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If You Happen to Find Buried Treasure, Here's the Guy to Call

If You Happen to Find Buried Treasure Here s the Guy to Call Pacific Standard The Science of Society


Over the next week, “John and Mary,” as the couple pseudonymously termed themselves, pulled seven more cans of gold from the ground. They were likely stashed there by a 19th-century local with minimal trust in banks. What became known as the Saddle Ridge Hoard comprised 1,427 coins, valued at $10 million. John and Mary kept them in an ice cooler buried under a woodpile in their yard.

Kagin and a colleague heard from John and Mary when the couple sought advice on selling their find. (Kagin is one of the only people who know John and Mary’s true identities.) A good numismatist is many things: a historian, certainly; but also an economist, an archeologist, an anthropologist, a metallurgist, an iconologist, and, in this case, a consigliere. The couple proposed hawking off the coins piecemeal; this turned Kagin into a moneyman in the traditionally remunerative sense. He convinced John and Mary that auctioning all the gold all at once, as a branded hoard, would fetch a higher price.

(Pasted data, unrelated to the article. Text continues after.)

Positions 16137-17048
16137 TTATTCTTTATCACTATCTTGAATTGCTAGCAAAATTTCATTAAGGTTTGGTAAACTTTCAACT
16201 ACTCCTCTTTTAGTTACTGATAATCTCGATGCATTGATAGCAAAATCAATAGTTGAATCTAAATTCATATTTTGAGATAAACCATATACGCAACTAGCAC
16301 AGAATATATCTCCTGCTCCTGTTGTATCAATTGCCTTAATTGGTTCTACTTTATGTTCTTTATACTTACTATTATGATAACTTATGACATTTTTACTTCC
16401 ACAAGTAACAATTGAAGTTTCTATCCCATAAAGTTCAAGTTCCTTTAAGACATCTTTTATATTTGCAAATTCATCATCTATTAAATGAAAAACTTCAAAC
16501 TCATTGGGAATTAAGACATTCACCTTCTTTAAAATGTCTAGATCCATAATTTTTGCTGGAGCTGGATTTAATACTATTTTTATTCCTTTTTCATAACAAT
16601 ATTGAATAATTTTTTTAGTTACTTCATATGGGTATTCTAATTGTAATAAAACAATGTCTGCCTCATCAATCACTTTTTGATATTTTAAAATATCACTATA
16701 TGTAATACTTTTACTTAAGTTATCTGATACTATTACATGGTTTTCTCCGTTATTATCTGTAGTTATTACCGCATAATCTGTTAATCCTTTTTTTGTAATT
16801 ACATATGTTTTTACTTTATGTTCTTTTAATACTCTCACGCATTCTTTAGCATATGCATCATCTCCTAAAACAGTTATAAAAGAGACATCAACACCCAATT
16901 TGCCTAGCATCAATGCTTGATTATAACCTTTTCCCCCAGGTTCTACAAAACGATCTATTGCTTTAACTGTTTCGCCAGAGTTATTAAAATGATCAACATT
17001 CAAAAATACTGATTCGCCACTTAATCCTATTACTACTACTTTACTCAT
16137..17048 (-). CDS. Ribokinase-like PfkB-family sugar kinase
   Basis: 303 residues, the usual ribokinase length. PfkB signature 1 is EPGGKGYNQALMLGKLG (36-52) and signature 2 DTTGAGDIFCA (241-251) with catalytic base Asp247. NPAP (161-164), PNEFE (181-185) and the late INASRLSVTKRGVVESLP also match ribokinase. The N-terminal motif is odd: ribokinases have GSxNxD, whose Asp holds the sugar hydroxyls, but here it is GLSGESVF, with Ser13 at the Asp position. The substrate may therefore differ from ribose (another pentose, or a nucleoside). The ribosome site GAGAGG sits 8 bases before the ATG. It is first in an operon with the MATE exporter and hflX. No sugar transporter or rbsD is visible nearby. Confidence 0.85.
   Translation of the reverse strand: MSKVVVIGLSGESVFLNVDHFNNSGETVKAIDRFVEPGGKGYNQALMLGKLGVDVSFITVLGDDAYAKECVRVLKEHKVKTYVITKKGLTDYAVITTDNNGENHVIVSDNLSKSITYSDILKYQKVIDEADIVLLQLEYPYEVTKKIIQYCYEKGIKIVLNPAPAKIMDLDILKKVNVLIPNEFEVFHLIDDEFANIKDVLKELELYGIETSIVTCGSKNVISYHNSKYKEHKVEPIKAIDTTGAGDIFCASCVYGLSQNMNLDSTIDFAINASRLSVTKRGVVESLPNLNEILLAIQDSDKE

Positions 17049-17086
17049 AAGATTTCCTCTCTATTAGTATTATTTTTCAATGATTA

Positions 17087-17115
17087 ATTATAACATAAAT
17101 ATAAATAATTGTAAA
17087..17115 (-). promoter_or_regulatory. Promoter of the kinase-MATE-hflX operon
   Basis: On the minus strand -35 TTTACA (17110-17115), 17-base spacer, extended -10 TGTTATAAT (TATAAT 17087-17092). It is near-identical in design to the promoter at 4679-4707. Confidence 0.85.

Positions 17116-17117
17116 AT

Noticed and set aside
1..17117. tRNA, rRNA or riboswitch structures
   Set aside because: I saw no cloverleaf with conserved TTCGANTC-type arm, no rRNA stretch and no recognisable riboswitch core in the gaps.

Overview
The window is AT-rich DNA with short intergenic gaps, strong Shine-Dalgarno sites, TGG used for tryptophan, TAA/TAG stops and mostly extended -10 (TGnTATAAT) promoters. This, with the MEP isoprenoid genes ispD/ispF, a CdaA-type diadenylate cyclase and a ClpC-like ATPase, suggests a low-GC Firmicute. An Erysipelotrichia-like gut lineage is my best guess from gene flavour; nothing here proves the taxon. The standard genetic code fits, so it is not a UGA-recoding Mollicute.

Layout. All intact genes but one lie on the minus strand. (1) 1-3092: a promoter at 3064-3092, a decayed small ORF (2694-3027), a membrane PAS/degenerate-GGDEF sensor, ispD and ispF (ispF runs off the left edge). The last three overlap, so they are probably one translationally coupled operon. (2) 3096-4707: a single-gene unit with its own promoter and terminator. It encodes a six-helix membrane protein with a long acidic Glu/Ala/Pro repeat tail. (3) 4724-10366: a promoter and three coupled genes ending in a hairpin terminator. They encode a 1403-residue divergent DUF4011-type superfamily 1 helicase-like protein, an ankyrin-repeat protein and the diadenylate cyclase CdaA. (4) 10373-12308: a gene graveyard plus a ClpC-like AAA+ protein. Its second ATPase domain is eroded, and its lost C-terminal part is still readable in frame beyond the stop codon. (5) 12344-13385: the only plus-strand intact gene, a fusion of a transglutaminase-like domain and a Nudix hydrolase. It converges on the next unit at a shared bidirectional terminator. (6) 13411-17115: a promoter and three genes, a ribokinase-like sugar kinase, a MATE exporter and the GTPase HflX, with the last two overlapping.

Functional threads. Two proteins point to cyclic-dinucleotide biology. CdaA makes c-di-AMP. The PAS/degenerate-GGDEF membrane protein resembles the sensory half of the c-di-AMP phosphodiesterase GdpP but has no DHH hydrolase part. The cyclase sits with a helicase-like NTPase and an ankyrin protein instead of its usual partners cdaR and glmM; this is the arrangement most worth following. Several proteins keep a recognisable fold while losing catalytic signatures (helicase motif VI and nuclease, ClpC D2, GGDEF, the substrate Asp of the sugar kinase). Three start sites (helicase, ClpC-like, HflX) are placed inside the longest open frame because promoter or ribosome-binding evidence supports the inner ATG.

Kagin described the Saddle Ridge Hoard as “the single greatest buried treasure find in U.S. history” in a voice a notch or two calmer than one would expect. “The drama and mystique were as compelling as the gold itself.” Kagin believes that money tells us more about a civilization than any other type of artifact. “You’re buying the story when you buy a Saddle Ridge piece.”

Stashed in: Stories, Gold!

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Good stories make things worth more.

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